I saw people identifying specific examples of toxic behavior. If we don’t point out examples, we’re not arguing based on evidence, so I don’t know what else could have been said. The fact there are still people who aren’t able to see the highly toxic atmosphere of MW just underscores the need for evidence-based posts. But if there are more tactful ways to handle this without making it all seem like a “dis”, please suggest them!
Anyway, I’m sorry that these discussions are merely saddening to you, rather than opportunities to learn and broaden your own perspective.
What’s saddening to me, however, is never being able to share my music through so-called “normal” channels because of deep-seated connections to other communities (via collaborations or otherwise) which lead to the inevitable attacks, and the inevitable silence and lack of support.
What’s saddening is living a life of underground as in railroad, not underground as in cool, with closed communities, secret handshakes, and don’t talk about fight club. To know that what you do really may never see the light, that it will persist only in the realm of the never-was, the absent realm of the future that did not take place.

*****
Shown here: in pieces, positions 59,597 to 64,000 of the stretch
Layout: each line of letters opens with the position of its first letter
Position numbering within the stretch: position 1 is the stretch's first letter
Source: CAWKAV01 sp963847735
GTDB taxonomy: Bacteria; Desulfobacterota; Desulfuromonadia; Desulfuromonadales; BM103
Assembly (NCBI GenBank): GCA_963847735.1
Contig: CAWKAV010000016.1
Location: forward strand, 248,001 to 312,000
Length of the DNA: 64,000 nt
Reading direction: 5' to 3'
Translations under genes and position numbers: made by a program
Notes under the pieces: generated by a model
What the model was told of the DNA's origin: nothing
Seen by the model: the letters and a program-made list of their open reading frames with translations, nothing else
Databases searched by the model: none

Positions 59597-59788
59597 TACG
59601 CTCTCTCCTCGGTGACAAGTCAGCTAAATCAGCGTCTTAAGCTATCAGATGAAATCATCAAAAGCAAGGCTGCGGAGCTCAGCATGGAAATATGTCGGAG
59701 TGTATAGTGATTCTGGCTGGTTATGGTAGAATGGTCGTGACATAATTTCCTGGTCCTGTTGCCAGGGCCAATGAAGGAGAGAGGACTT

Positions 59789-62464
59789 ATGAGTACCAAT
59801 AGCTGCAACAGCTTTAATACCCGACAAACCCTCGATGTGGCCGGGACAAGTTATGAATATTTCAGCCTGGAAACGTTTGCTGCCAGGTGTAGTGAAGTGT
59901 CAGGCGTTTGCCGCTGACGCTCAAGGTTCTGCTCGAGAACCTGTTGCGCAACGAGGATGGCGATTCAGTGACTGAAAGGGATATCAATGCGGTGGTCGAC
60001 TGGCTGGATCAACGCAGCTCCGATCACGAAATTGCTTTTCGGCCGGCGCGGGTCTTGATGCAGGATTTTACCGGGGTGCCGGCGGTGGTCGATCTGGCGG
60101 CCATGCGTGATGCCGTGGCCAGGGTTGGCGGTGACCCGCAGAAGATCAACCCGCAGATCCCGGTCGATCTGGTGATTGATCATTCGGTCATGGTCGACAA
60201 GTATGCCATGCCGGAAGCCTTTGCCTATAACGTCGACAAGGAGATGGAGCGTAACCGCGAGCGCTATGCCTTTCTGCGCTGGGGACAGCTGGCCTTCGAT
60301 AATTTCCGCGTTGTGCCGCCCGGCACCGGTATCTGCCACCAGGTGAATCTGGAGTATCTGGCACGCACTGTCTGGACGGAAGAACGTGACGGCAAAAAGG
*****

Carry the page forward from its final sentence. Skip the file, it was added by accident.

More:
What’s saddening is well-meaning people wanting to separate the work from the person, as if something like that would ever be possible.
What’s saddening is well-meaning people who should know better, complaining that there are no subcultures today. This attitude not only denies our existence, it mocks the very idea of subculture, as if it were simply being “cool”, a happy situation, rather than a simple matter of survival. It trivializes the real reasons things actually remain underground.
What’s saddening is always having to start from zero when explaining these things, always lacking the kind of tacit understanding that inheres in the very concept of community.
I’m happy you don’t face any of this, and that you’ve found friends and a supportive community. But I do hope you’ll someday find compassion for those who do face these challenges, those who historically have made so much of this music and technology possible. Sure, you weren’t there for them in the 1970’s. You enjoy the fruits but forget who planted the seeds. This pattern is well known and replicates in all instances of gentrification whether physical, intellectual or otherwise. But why not be there for us today? We ain’t “cool”, we’re just like you in fact… we just want to move forward a bit more openly, with fewer challenges and a lot less pain.